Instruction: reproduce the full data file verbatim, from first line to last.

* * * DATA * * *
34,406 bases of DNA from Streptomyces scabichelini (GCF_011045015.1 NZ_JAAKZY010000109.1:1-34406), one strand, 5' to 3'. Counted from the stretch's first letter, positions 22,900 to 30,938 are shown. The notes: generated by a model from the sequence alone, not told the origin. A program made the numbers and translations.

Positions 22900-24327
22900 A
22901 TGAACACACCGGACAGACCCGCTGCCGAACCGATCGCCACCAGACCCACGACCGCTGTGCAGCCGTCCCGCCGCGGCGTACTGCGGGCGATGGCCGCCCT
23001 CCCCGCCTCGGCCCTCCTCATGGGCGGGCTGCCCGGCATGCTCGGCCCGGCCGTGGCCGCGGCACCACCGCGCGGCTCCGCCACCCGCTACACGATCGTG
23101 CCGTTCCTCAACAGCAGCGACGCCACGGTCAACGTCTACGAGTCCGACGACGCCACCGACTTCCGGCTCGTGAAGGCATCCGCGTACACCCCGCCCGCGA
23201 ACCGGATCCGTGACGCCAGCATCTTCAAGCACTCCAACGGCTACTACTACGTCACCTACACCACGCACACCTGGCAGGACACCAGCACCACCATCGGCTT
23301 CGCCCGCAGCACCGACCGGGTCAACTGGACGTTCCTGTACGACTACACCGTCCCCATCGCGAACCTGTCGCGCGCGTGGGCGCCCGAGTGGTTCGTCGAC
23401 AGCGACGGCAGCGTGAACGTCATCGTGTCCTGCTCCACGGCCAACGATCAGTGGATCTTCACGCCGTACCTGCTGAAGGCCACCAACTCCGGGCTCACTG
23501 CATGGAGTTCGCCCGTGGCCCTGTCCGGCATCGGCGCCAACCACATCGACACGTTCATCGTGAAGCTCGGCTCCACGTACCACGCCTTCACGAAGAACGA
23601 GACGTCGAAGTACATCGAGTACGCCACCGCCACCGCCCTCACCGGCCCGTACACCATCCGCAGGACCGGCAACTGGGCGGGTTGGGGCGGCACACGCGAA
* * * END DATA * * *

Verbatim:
34,406 bases of DNA from Streptomyces scabichelini (GCF_011045015.1 NZ_JAAKZY010000109.1:1-34406), one strand, 5' to 3'. Counted from the stretch's first letter, positions 22,900 to 30,938 are shown. The notes: generated by a model from the sequence alone, not told the origin. A program made the numbers and translations.

Positions 22900-24327
22900 A
22901 TGAACACACCGGACAGACCCGCTGCCGAACCGATCGCCACCAGACCCACGACCGCTGTGCAGCCGTCCCGCCGCGGCGTACTGCGGGCGATGGCCGCCCT
23001 CCCCGCCTCGGCCCTCCTCATGGGCGGGCTGCCCGGCATGCTCGGCCCGGCCGTGGCCGCGGCACCACCGCGCGGCTCCGCCACCCGCTACACGATCGTG
23101 CCGTTCCTCAACAGCAGCGACGCCACGGTCAACGTCTACGAGTCCGACGACGCCACCGACTTCCGGCTCGTGAAGGCATCCGCGTACACCCCGCCCGCGA
23201 ACCGGATCCGTGACGCCAGCATCTTCAAGCACTCCAACGGCTACTACTACGTCACCTACACCACGCACACCTGGCAGGACACCAGCACCACCATCGGCTT
23301 CGCCCGCAGCACCGACCGGGTCAACTGGACGTTCCTGTACGACTACACCGTCCCCATCGCGAACCTGTCGCGCGCGTGGGCGCCCGAGTGGTTCGTCGAC
23401 AGCGACGGCAGCGTGAACGTCATCGTGTCCTGCTCCACGGCCAACGATCAGTGGATCTTCACGCCGTACCTGCTGAAGGCCACCAACTCCGGGCTCACTG
23501 CATGGAGTTCGCCCGTGGCCCTGTCCGGCATCGGCGCCAACCACATCGACACGTTCATCGTGAAGCTCGGCTCCACGTACCACGCCTTCACGAAGAACGA
23601 GACGTCGAAGTACATCGAGTACGCCACCGCCACCGCCCTCACCGGCCCGTACACCATCCGCAGGACCGGCAACTGGGCGGGTTGGGGCGGCACACGCGAA